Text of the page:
, 4 min read

# Faster bitset decoding using Intel AVX-512

I refer to “bitset decoding” as the action of finding the positions of the 1s in a stream of bits. For example, given the integer value 0b11011 (or 27 in decimal), I want to find 0,1,3,4.

In my previous post, *Fast bitset decoding using Intel AVX-512*, I explained how you can use Intel’s new instructions, from the AVX-512 family, to decode bitsets faster. The AVX-512 instructions, as the name implies, often can process 512-bit (or 64-byte) registers.

At least two readers (Kim Walisch and Jatin Bhateja) pointed out that you could do better if you used the very latest AVX-512 instructions available on Intel processors with the Ice Lake or Tiger Lake microarchitectures. These processors support VBMI2 instructions including the `vpcompressb`

instruction and its corresponding intrinsics (such as `_mm512_maskz_compress_epi8`). What this instruction does is take a 64-bit word and a 64-byte register, and it outputs (in packed manner) only the bytes corresponding to set bits in the 64-bit word. Thus if you use as the 64-bit word the value 0b11011 and you provide a 64-byte register with the values 0,1,2,3,4… you will get as a result 0,1,3,4. That is, the instruction effectively does the decoding already, with the caveat that it will only write bytes. In practice, you often want the indexes as 32-bit integers. Thankfully, you can go from packed bytes to packed 32-bit integers easily. One possibility is to extract successive 128-bit subwords (using the `vextracti32x4`

instruction or its intrinsic `_mm512_extracti32x4_epi32`), and expand them (using the `vpmovzxbd`

instruction or its intrinsic `_mm512_cvtepu8_epi32`). You get the following result:

```
void vbmi2_decoder_cvtepu8(uint32_t *base_ptr, uint32_t &base,
uint32_t idx, uint64_t bits) {
__m512i indexes = _mm512_maskz_compress_epi8(bits, _mm512_set_epi32(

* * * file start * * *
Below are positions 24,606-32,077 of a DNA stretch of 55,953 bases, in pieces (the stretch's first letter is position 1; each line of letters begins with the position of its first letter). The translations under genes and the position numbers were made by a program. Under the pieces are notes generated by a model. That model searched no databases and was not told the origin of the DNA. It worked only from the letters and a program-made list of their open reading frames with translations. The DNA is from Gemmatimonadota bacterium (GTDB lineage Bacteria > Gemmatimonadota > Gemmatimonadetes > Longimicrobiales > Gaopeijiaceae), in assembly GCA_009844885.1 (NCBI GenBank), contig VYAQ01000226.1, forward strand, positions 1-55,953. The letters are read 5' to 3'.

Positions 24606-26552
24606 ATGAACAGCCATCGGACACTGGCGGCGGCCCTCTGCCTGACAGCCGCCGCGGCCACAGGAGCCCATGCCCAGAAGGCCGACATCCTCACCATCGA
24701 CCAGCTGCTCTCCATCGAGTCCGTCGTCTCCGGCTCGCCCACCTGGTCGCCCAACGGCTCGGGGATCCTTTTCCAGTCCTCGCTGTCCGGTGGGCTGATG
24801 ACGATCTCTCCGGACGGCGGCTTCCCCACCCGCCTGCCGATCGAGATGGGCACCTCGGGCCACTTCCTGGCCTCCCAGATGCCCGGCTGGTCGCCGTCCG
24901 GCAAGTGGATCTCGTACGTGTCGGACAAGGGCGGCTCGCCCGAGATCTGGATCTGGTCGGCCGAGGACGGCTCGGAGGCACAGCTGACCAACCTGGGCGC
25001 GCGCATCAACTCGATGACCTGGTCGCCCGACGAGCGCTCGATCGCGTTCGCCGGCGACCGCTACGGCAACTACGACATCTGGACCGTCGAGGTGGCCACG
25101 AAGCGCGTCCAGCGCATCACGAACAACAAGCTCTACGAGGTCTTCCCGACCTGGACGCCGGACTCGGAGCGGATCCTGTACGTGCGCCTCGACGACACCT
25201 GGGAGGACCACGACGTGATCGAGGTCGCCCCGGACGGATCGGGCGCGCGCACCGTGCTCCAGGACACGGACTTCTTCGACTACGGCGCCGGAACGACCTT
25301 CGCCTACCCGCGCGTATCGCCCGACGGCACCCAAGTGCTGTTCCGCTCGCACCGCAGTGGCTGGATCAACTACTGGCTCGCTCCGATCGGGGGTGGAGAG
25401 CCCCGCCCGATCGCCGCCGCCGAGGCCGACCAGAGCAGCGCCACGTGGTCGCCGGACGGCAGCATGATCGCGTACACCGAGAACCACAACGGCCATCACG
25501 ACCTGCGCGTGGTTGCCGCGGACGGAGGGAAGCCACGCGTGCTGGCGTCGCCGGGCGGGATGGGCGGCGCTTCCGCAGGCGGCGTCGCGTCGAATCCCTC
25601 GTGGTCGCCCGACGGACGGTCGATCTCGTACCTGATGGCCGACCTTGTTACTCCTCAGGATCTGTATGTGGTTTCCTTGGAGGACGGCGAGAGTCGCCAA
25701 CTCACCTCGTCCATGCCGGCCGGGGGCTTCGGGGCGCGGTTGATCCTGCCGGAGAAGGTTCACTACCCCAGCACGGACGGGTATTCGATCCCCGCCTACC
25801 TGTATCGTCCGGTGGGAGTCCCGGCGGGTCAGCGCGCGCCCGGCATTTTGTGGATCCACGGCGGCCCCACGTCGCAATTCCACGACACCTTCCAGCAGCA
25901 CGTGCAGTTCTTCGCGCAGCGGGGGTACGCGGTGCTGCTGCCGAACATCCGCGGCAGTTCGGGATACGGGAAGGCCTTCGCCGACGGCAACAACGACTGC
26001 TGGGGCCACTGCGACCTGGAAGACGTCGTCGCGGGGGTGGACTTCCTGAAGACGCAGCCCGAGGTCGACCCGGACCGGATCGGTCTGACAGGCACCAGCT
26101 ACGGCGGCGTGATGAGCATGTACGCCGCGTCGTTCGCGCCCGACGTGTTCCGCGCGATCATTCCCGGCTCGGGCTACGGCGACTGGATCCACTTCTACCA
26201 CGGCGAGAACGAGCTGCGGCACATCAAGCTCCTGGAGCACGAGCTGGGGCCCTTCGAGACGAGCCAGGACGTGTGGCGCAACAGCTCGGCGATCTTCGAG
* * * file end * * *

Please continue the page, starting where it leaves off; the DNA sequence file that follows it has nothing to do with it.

0x3f3e3d3c, 0x3b3a3938, 0x37363534, 0x33323130,
0x2f2e2d2c, 0x2b2a2928, 0x27262524, 0x23222120,
0x1f1e1d1c, 0x1b1a1918, 0x17161514, 0x13121110,
0x0f0e0d0c, 0x0b0a0908, 0x07060504, 0x03020100
));
__m512i t0 = _mm512_cvtepu8_epi32(_mm512_castsi512_si128(indexes));
__m512i t1 = _mm512_cvtepu8_epi32(_mm512_extracti32x4_epi32(indexes, 1));
__m512i t2 = _mm512_cvtepu8_epi32(_mm512_extracti32x4_epi32(indexes, 2));
__m512i t3 = _mm512_cvtepu8_epi32(_mm512_extracti32x4_epi32(indexes, 3));
__m512i start_index = _mm512_set1_epi32(idx);
_mm512_storeu_si512(base_ptr + base, _mm512_add_epi32(t0, start_index));
_mm512_storeu_si512(base_ptr + base + 16, _mm512_add_epi32(t1, start_index));
_mm512_storeu_si512(base_ptr + base + 32, _mm512_add_epi32(t2, start_index));
_mm512_storeu_si512(base_ptr + base + 48, _mm512_add_epi32(t3, start_index));
base += _popcnt64(bits);
}
```

If you try to use this approach unconditionally, you will write 256 bytes of data for each 64-bit word you decode. In practice, if your word contains mostly just zeroes, you will be writing a lot of zeroes.

Branching is bad for performance, but only when it is hard to predict. However, it should be rather easy for the processor to predict whether we have fewer than 16 bits set in the provided word, of fewer than 32 bits, and so forth. So some level of branching is adequate. The following function should do:

```
void vbmi2_decoder_cvtepu8_branchy(uint32_t *base_ptr, uint32_t &base,
uint32_t idx, uint64_t bits) {
if(bits == 0) { return; }
__m512i indexes = _mm512_maskz_compress_epi8(bits, _mm512_set_epi32(
0x3f3e3d3c, 0x3b3a3938, 0x37363534, 0x33323130,
0x2f2e2d2c, 0x2b2a2928, 0x27262524, 0x23222120,
0x1f1e1d1c, 0x1b1a1918, 0x17161514, 0x13121110,
0x0f0e0d0c, 0x0b0a0908, 0x07060504, 0x03020100
));
__m512i start_index = _mm512_set1_epi32(idx);
int count = _popcnt64(bits);
__m512i t0 = _mm512_cvtepu8_epi32(_mm512_castsi512_si128(indexes));
_mm512_storeu_si512(base_ptr + base, _mm512_add_epi32(t0, start_index));
if(count > 16) {
__m512i t1 = _mm512_cvtepu8_epi32(_mm512_extracti32x4_epi32(indexes, 1));
_mm512_storeu_si512(base_ptr + base + 16, _mm512_add_epi32(t1, start_index));
if(count > 32) {
__m512i t2 = _mm512_cvtepu8_epi32(_mm512_extracti32x4_epi32(indexes, 2));
_mm512_storeu_si512(base_ptr + base + 32, _mm512_add_epi32(t2, start_index));
if(count > 48) {
__m512i t3 = _mm512_cvtepu8_epi32(_mm512_extracti32x4_epi32(indexes, 3));
_mm512_storeu_si512(base_ptr + base + 48, _mm512_add_epi32(t3, start_index));
}
}
}
base += count;
}
```

The results will vary depending on the input data, but I already have a realistic case with moderate density (about 10% of the bits are set) that I am reusing. Using a Tiger-Lake processor and GCC 9, I get the following timings per set value, when using a sizeable input:

nanoseconds/value | |
---|---|

basic | 0.95 |

unrolled (simdjson) | 0.74 |

AVX-512 (previous post) | 0.57 |

AVX-512 (new) | 0.29 |

That is a rather remarkable performance, especially considering how we do not need any large table or sophisticated algorithm. All we need are fancy AVX-512 instructions.